In addition to my day job, I’m also a jazz pianist. Recently, after playing an hour of cocktail music for a swank black-tie occasion, I spied an automotive anomaly while walking to my car. The familiar face of a 1968 Mustang broke up the row of elite (or elitist?) German and Japanese iron in the valet lot. “Ah,” I thought poetically, “an oasis of sincerity in a desert of automotive pretense.” But then I noticed the rectangular grill-mounted fog lamps and the lack of a pony emblem. Drawing closer, I realized that I stood before the height of Sixties automotive fluff: a 1968 Mustang GT California Special. The “sincerity” part of my previous thought immediately sprouted hooves and sauntered away.
Compared to the ’68 model, the 2009 Mustang California Special is more California, less special. The LBJ-era car, built exclusively for Southern California Ford dealers, consisted of a garden-variety GT with a graphics package, special interior trim and sequential turn signals. The new one loses the sequential turn signals and it’s built for everyone, including those yearning for an open car like the one I recently sampled (‘68’s were hardtop only).
Although the current-generation ‘Stang shares its good looks with the original, the California Special treatment adorning today’s example seems more like a dealer-installed profit-booster than the “Shelby-for-less” appearance package of yore. The cheap, fake plastic hood scoop and rear spoiler available on lesser GT’s compliment the cheap, fake plastic side scoops dedicated solely to the CS model– quite well, actually. Except that they’re cheap, fake, and plastic. When the new Camaro starred in Transformers a few years back, Ford stylists must have visited the movie set, because they ganked a piece of wild, robot-looking “satin silver” plastic and used it for the fuel door on this Superflustang. Nonetheless, the unique front and rear air dams look decent, and the bright chrome exhaust tips are so righteous you’ll never notice the “California Special” badge between the taillights.
By contrast, the interior has no bright spots. Well, actually, it has several, but like the atrocious fuel door, they’re made of fake, satin-silvery plastic that looks like the chrome spray paint I used on model cars as a kid. From the steering wheel spokes to the automatic shifter to the door latch levers, I kept thinking paint might come off on my fingers. Overall, the interior doesn’t look bad, but functionally, it disappoints. For instance, the two-halved, econo-crap hand brake handle threatens to come off in your hand. And although the two-tone black and “dove” leather seats look like legitimate sporting buckets, they’re neither comfortable nor supportive.
The function-follows-form theme continues with the optional cloth convertible top. Sure, it looks a thousand times more upscale than the standard vinyl affair. But it’s not appreciably quieter when up. That ‘s a real shame, because the Shaker 1000 sound system doesn’t sound too bad (shaker, not stirred).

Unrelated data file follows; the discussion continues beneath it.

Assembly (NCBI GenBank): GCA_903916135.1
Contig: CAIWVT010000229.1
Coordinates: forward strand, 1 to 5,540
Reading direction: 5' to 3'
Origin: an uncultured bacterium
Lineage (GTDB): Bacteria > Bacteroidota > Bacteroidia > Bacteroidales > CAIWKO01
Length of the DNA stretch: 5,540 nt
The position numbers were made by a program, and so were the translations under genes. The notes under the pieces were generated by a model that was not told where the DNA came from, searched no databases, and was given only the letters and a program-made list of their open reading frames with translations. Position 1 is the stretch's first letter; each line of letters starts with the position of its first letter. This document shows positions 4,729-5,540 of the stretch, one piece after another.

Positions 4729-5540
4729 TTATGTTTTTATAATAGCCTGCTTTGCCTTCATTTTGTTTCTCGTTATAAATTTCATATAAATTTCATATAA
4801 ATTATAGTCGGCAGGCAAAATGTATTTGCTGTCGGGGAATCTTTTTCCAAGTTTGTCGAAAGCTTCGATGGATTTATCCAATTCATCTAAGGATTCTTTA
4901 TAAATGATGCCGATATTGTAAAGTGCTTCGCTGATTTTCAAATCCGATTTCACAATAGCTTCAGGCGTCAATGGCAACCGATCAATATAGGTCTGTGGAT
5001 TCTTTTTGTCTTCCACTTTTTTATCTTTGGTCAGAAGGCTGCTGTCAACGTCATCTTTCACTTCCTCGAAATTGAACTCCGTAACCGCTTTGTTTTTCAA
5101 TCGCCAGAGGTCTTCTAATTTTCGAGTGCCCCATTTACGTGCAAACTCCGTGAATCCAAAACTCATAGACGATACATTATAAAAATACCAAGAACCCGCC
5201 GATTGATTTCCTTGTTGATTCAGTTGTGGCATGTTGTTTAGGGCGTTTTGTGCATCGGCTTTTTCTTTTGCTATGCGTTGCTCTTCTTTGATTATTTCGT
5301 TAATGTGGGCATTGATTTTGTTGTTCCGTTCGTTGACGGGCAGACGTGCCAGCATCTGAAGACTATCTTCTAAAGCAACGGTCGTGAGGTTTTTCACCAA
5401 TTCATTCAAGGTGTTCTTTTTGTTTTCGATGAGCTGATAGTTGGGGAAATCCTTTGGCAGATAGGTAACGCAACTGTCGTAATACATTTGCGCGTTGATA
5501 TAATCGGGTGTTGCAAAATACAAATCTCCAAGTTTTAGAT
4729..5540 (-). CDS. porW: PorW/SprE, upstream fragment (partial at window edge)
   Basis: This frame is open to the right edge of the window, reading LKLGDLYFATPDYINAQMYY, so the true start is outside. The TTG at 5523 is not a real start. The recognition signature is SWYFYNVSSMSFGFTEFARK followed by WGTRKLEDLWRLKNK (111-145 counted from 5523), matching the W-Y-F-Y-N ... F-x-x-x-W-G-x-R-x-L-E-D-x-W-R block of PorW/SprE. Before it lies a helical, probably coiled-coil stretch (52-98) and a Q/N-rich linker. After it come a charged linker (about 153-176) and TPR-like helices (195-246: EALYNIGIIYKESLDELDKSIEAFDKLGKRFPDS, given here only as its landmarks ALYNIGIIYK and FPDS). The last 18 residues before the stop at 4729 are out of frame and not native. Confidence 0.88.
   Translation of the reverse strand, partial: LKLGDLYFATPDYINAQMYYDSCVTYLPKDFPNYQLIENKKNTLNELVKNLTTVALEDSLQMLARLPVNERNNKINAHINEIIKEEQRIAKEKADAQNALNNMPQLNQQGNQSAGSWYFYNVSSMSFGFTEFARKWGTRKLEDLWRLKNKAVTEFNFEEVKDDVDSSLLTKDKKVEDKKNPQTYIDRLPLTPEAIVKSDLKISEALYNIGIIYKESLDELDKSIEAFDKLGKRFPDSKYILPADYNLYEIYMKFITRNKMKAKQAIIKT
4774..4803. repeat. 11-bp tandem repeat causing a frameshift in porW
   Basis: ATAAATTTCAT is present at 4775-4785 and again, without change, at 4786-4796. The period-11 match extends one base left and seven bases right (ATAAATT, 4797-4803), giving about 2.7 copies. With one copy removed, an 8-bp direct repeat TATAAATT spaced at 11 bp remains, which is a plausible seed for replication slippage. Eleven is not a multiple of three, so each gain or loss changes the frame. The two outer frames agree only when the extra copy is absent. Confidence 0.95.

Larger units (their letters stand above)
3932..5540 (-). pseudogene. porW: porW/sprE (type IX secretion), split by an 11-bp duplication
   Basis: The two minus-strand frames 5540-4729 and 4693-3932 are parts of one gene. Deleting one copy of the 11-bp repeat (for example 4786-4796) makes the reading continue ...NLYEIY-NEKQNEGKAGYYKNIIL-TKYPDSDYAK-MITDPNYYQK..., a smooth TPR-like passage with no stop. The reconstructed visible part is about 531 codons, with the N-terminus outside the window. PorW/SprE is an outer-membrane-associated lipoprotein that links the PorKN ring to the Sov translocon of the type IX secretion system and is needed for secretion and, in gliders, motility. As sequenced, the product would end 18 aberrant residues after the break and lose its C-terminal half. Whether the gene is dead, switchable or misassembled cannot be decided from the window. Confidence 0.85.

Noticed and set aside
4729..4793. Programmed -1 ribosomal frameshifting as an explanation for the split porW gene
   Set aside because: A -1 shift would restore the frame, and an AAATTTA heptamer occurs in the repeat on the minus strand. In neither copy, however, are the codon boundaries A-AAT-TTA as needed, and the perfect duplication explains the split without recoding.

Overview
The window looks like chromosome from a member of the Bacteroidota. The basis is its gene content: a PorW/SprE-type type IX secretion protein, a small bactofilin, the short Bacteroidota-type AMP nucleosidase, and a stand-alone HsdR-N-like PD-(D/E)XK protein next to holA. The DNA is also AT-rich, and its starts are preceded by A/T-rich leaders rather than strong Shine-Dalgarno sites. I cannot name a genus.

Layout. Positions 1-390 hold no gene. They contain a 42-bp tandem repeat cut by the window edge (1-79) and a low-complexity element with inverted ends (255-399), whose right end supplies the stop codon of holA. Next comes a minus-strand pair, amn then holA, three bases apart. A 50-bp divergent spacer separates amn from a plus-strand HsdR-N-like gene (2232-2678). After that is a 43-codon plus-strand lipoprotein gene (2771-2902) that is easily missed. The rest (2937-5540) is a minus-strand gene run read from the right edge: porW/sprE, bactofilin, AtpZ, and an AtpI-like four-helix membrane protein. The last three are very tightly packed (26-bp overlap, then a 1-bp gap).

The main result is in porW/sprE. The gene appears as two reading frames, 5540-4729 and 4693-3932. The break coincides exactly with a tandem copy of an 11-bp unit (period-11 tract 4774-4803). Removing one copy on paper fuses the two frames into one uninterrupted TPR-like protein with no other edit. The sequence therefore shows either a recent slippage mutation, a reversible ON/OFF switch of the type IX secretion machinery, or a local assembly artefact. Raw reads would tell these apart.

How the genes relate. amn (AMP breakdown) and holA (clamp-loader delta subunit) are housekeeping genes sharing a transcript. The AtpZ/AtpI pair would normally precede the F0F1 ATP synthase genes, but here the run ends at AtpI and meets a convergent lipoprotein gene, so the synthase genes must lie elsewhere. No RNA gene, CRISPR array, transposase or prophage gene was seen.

The real music in any Mustang should come from under the hood. In this, thankfully, the California Special succeeds. Initially, the new-for-’05 electronic throttle wasn’t the most responsive unit on the market. Now, it’s flawless; I felt like my right foot was connected to a perfectly-calibrated mechanical throttle linkage (how kinky is that?). The Stang’s 4.6-liter engine has never owned the low-end torque of Ford’s famous small-block V8, but this latest iteration brings on the fun stuff a lot sooner and smoother than any of its cammer predecessors. And although the California Special’s five-speed automatic trans isn’t the snappiest thing on the street, you’d have to leap back at least 35 years (to the crisp, old C6 three-speed) to find a Mustang automatic less slushy than this.
The same can (not?) be said of the California Special’s ride. Maybe it’s a compliment that a car can wear Z-rated performance rubber and not relentlessly proclaim the depth of every pothole to its driver. Still, you have to wonder what happened to the chassis that felt so modern and composed under the now-defunct Lincoln LS. Oh, wait…a live rear axle happened! God bless the beancounters. Or not.
Although the California’s numb steering feel is decently weighted (go figure), mid-corner road undulations undo the car’s poise enough to conjure-up the mirage of a hood ornament five feet ahead of you. Get too fast in a corner and dirty old Mr. Understeer slides into second base. But you probably won’t get too fast too often, because the brakes are less reassuring than a politician’s tax promises.
But who cares when you’re riding California-style? Be safe, adhere to the Mustang’s straight-line performance heritage, and you’ll probably have just as much fun by cruising around town, waxing adolescent-driven imports at stoplights, and – maybe – by showing up as the “different” one at your next black-tie event. Maybe even in a good way.